AI STORIES – The Innovation Playground #4


We're off to Netherlands to get to know Mike Van Rijswijk, Co-founder of The Innovation Playground

How do you build a privacy-aware robot?

Interview with Mike Van Rijswijk, Co-founder of The Innovation Playground

Hi Mike, it’s great to talk to you again after the Franco-Dutch roundtable we organized last April with the Dutch Startup Association! Can you please introduce yourself and The Innovation Playground?

I’m Mike van Rijswijk, CEO of The Innovation Playground. We are a startup accelerator with a strong focus on AI and robotics. One of our leading companies is Robot Ctrl, which is developing a SaaS-based AI solution that can be used to power any robot and turn them into healthcare assistants. We call this model “robotics-as-a-service”.


How are social robots perceived in the Netherlands? 

When we started the company five years ago, it was very difficult to find support, because social robotics was not yet a thing. Now it’s easier to get in touch with investors, especially since we consolidated our business model. However, it remains difficult to find investors that see robots playing a role in our everyday life in the soon future. For most investors, robots remain just a nice to have, a fancy toy. For us, robots will eventually be like humans, especially in the healthcare industry. One day, we’d like to hear people say “my robot is my friend”. But not many investors see it this way.


What’s so special about your business model? 

Whenever we set up a company, we do it with one or more “development partners”. Such partners are usually large corporations active in the same industry as the startup. For Robot Ctrl, for example, it’s two big healthcare companies. Such partners support us in the R&D activities while also acting as seed investors. They are also usually the first client of the startup. We share with the development partner the ownership and IP rights of the startup all along the incubation phase. Once the product goes to market, we give founders their ownership shares back. So far, our development partners have been Netherlands-based companies, as we are using Dutch patients’ data.


Speaking of data, how do you feel about the data protection regulation in the EU? 

It’s very good. To comply with the GDPR, we decided to create the Robot Ctrl Foundation, so the data, source code and algorithms are not held by a commercial company and are better protected- the company only sells software licenses. We believe that this approach is positively perceived by both clients and patients and that it will prove sustainable in the future.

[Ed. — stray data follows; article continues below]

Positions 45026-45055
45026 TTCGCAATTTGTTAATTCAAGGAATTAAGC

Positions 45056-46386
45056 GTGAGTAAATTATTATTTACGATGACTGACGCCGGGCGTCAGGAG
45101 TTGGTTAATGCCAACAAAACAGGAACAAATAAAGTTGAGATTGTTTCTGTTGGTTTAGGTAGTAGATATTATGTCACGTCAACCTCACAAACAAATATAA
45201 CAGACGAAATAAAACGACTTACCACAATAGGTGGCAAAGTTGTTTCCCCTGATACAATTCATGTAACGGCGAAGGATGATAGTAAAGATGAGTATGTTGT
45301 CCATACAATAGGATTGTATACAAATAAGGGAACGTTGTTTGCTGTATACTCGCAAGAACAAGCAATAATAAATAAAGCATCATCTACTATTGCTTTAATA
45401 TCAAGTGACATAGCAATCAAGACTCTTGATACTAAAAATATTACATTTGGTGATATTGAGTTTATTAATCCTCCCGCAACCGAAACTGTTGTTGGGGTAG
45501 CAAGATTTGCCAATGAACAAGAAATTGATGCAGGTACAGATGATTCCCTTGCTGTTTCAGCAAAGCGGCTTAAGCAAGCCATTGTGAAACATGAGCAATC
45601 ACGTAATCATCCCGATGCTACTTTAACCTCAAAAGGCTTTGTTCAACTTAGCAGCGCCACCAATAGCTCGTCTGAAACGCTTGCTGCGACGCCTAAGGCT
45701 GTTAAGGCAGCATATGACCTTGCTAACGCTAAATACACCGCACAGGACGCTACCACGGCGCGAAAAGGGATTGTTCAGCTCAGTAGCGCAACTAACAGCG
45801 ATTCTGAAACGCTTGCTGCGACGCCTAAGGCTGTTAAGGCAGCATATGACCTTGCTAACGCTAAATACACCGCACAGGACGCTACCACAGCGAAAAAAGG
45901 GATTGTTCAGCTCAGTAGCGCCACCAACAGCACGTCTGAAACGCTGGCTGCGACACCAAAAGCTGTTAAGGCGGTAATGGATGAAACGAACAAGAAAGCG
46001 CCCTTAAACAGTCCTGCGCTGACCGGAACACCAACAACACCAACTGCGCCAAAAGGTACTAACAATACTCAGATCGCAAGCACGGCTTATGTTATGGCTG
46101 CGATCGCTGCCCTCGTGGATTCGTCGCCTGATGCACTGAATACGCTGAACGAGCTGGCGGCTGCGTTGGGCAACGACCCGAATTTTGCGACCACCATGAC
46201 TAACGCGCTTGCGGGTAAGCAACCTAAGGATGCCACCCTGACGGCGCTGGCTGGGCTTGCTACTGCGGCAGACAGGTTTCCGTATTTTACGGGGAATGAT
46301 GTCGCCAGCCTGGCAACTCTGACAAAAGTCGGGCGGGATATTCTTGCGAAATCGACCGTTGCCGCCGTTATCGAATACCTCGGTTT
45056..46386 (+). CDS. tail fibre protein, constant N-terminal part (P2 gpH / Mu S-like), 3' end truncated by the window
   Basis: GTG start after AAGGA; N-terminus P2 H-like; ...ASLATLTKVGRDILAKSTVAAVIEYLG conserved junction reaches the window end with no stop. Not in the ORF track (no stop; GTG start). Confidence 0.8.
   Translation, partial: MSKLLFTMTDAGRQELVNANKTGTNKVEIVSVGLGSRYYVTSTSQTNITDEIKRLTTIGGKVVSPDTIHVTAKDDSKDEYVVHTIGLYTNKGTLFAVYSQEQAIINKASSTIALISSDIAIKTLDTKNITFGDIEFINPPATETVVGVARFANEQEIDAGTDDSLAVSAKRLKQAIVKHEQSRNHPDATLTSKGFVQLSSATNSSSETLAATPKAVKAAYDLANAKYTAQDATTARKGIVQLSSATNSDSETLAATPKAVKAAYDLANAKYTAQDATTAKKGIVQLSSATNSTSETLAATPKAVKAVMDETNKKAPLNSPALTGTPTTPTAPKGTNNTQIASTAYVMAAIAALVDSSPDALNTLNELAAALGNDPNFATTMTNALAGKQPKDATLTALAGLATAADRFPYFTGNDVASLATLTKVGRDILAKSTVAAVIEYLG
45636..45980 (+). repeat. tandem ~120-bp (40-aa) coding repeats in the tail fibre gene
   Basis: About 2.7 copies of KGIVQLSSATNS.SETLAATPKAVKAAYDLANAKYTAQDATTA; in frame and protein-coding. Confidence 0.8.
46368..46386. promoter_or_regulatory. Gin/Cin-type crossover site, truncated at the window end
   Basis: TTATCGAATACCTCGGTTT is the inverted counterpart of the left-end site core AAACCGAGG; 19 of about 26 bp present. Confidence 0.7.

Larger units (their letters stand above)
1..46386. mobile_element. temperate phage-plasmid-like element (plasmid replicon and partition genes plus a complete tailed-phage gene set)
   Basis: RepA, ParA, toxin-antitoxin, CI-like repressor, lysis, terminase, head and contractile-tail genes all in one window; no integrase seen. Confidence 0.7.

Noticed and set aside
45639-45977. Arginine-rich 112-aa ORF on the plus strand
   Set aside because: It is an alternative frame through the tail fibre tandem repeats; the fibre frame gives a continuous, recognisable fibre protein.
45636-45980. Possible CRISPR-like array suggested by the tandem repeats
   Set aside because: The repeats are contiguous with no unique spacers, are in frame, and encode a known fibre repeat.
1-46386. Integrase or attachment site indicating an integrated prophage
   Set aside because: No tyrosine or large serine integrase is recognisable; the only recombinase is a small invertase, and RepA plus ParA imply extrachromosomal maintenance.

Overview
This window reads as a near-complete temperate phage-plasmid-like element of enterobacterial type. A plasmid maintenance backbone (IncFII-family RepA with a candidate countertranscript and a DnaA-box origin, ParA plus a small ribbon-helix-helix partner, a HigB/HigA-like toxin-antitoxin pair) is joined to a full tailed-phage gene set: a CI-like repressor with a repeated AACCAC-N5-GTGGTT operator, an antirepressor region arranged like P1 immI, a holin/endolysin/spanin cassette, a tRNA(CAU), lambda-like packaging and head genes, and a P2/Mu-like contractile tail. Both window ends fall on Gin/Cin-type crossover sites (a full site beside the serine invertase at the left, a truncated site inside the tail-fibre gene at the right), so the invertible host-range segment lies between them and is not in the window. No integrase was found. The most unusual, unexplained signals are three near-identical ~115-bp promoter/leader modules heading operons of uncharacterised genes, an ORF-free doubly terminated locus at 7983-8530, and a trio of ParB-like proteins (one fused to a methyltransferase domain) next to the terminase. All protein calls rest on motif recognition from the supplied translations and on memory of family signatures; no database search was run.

Did your partners and investors agree with this approach? 

When we first launched the foundation five years ago, they were very sceptical. But now the world is changing, people care more and more about data privacy, especially after the Cambridge Analytica-Facebook scandal. So it’s a good time to have this conversation. The acceptance of our model is growing. We are also in touch with other two startups which provide medical devices and are interested in our approach to data management. Still, it’s an ongoing process, because we need to balance the no-profit mission of the foundation with the for-profit activities of the company.


In your opinion, what could the EU do to better support AI startups?  

The first thing that I would encourage the EU to do is to take a broad approach to AI.  AI is not one thing, it’s more things together. The second is that we should boost the growth of the AI industry at European, rather than at national level, so that we could unite forces to compete with the US and China. The third is that the EU should make conditions to access and use European funding more startup-friendly. Too often grants and subventions are awarded to large, established companies, even if it’s usually small companies that develop the most revolutionary innovations.


How could we do that concretely?

One idea would be to help startups patent their technology – large companies have more resources, so they are always the first to apply for patents. This puts startups at a competitive disadvantage. Another idea is to change the way the money is allocated. Today, if you don’t follow all the elements and KPIs in the original project, the grant can be revoked and you may even be asked to reimburse it. This is not very compatible with startups’ agile way of working. It can happen, for example, that halfway through the development you have to change your product. So a more startup-friendly way of providing funding would be to divide it in smaller tranches and to introduce more frequent validations, so that if things work out, you can safely proceed with the next step, and if they don’t, you simply halt the funding without causing much damage or forcing a reimbursement.

Thank you for your insights Mike. We look forward to discussing this further at the France is AI conference in Paris on November 8th!


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